Children of the Corn : Revelation
For a second I kind of had hope… I mean we’ve obviously hit a new era in the direct video series – we’ve gone past numbered sequels and into titled ones. Revelation (although IMDB also builds it as children of the corn seven – Resurrection). The quick cuts and flashes of disturbing imagery in this one remind me a bit of four and five, but then I got a glimpse of the exteriors (some of which let’s face it, are actually interiors) and the cheapness of it all dropped me right out of my suspension of disbelief and optimistic outlook.
What this is here, is strictly a film for license retention’s sake at this point. Now mind you, this doesn’t have to be a bad thing… the Hellraiser series has had its ups and downs and keeps getting made for very similar reasons – I imagine the license was set to run out about the same time in the children of the corn unless a new one got made so they both got sequels around the same time. Hellraiser however, has been in the hands of people who have a genuine passion for it… Thier biggest problem is that they keep getting hamstrung by dimension who slashes their budget further with each ill advised instalment. These children of the corn sequels suffer from the same budgetary problems, but additionally suffer from the revolving door of directors and production crew who are merely guns for hire with no real skin in the game.
Still, I like the creepy abandoned building, foggy blue streets and hurray! We have eerie corn children again, dressed in suspenders and old-fashioned clothes! The pale make up on them is a nice touch as well. This is the sort of stuff we should’ve been getting all along – and it’s a shame that it took a restricted budget to push them in these directions.
We have a young woman searching for her grandmother who was last known to be staying in a row hotel that is so rundown and creepy it would make 42nd Street crackheads in New York go “I’m not going near that place!”. The building is of course located near a corn field where eerie children wander, occasionally toss bloody corn (Man, this film loves mixing corn and blood for some reason) of the window and play hopscotch in chalked out pentagrams.
I know our ingénue, Claudette Mink from Kingdom Hospital – and she comes off a bit as a lower rent Maura Tierny. Also, what in the name of God is Michael Ironside doing slumming around this movie? If he were going to do a children of the corn film, he should’ve shown up three instalments ago when there was still some tread on these tires!
To be fair, the corn children have never had a great deal of characterization in these movies, but in this entry they’re not even people… They may as well just be scenery. They’re moving props. They’re certainly not characters.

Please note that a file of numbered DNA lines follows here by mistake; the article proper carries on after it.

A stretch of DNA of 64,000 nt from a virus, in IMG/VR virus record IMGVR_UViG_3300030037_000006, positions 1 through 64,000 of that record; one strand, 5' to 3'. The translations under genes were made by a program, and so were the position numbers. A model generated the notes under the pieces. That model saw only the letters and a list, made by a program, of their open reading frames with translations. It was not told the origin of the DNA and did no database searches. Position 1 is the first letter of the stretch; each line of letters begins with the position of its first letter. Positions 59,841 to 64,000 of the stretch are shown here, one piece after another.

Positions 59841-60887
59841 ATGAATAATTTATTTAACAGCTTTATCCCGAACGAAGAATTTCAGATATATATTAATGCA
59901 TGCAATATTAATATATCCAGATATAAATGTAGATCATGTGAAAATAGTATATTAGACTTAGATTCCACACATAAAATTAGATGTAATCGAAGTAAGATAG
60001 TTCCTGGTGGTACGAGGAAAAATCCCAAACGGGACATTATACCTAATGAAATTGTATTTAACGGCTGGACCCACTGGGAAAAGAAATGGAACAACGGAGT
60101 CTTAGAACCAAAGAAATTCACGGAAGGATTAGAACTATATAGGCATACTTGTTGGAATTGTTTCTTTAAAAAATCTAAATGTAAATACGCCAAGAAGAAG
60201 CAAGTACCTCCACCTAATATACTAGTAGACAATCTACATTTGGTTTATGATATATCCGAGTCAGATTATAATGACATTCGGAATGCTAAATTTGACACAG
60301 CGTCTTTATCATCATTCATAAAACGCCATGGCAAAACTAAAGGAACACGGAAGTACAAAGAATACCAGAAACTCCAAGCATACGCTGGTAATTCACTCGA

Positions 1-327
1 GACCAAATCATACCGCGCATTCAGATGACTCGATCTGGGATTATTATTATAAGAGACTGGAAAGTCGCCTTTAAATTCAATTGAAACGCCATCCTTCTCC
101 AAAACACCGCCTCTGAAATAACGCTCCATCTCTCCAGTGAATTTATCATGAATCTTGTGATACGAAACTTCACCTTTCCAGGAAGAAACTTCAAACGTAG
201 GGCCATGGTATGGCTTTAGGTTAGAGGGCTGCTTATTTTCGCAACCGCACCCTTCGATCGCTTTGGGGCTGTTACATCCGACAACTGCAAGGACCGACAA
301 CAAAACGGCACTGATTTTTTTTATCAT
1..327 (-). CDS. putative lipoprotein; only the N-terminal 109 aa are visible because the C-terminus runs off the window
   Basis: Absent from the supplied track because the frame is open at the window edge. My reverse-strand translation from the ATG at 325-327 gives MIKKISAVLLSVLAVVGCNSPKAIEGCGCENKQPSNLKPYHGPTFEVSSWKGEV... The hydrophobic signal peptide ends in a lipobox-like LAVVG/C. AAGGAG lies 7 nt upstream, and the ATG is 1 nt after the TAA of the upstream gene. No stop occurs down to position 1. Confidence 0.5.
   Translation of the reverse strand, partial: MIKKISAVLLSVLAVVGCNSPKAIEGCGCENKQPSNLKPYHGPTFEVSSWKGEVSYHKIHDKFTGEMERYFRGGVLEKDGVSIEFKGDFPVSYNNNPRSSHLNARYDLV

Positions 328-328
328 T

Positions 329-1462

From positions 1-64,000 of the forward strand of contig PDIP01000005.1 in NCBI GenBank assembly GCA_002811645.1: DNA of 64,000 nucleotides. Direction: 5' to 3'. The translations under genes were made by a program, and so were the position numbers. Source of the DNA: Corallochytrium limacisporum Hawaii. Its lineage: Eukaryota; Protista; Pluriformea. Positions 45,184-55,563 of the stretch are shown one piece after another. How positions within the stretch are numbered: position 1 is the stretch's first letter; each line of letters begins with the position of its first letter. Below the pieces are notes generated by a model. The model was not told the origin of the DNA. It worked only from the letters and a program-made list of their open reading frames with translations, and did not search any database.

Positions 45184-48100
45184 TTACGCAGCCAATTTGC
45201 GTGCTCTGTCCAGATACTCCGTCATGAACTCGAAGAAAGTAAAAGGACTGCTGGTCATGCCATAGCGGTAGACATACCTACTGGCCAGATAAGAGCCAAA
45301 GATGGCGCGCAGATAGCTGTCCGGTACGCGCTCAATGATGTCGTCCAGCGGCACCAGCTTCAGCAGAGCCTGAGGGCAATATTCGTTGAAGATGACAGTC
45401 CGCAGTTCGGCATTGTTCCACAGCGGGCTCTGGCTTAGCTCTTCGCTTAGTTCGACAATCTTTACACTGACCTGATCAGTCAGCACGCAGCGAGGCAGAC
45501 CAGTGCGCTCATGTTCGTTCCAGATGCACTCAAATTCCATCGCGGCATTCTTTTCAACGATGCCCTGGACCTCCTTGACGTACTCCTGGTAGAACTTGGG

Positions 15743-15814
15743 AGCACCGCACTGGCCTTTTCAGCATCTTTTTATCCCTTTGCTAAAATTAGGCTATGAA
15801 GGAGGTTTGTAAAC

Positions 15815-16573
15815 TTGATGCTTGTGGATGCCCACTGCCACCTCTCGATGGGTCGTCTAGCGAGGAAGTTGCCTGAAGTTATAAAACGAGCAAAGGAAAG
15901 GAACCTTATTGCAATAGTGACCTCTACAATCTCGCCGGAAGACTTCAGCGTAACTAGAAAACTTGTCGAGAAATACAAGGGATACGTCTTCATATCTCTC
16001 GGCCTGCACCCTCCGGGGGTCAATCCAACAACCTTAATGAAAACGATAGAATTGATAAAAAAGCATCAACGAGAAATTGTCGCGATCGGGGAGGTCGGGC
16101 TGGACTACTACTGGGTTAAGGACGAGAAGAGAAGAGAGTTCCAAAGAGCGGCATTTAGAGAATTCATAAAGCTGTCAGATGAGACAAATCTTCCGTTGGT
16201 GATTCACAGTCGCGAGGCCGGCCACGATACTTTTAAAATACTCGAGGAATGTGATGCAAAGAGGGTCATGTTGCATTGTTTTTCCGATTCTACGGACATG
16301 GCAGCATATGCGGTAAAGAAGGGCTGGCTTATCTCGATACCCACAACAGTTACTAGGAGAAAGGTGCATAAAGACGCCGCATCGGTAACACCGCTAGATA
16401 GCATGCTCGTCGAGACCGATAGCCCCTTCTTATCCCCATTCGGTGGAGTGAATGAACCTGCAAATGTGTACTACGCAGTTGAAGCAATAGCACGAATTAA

I think my beef with this film is that it so different – both tonally and thematically. It comes with its own set of rules and concepts – The corn brings the children, and it grows magically where the dead fall or the children summon. There’s a greater evil driving everything – though no mention of he who walks behind the rows until a throwaway line near the end of the film. It’s things like this that make me leave I think the movie would have worked better in a vacuum. It could benefit from a name change and detachment from the whole children of the corn series.
It could also benefit from some polish – another week or two at the script, and a little bit more time and money – the sort of things that can translate into care and creative liberty. It might also have allowed them to have more than one or two corn children on screen at a time… I’ve mentioned before, the real scary thing about children of the corn is similar to the scary thing about zombies – 1 or 2 is no big deal, but a whole horde of them, (especially when led by a charismatic point man and his trusty second in command to give us some personality) that’s intimidating. Some creative, bloody kills would go along way towards comparing the ubiquitously cheap atmosphere that provides the film… Instead we get ominous warnings written in chalk, blood spattered milk cartons, that severed head and a lot of bloody corn, mixed with foreboding glimpses of the dead bodies the cornfield appears to be eating (I think?)
If you can make it through to the third act, there are some clever and creepy stuff that does begin to happen (Michael Ironsides finally has his first lines to speak about 19 minutes before the film ends) but you have to watch the film up until then for it to be creepy instead of just silly. The big problem, is that it feels so forced. We discover our corn children are specters, ghosts, demons or something like that. The period clothing is costume, not just the outfits they happen to be wearing. When this series began, and stretching all the way into the sequels, the look and motivation was organic. It was deep country fear of the unknown. It was religion gone wrong, and rural horror. It was logical, and it made sense. This is more like the monster intruding into our reality – and while that’s not necessarily a bad thing, it doesn’t really work in the context of children of the corn.
This is one of those I think I definitely wanna watch again, but I want to do so divorced from the rest of the series and coming in with the perspective of it being a standalone film. I think I may like it better that way.
If you feel inclined to give it a chance the next time the Syfy channel plays it (it’s a perfect fit there by the way – with its enormous amounts of bad CGI, fire and corn stocks ) I encourage you to go into it with that same attitude.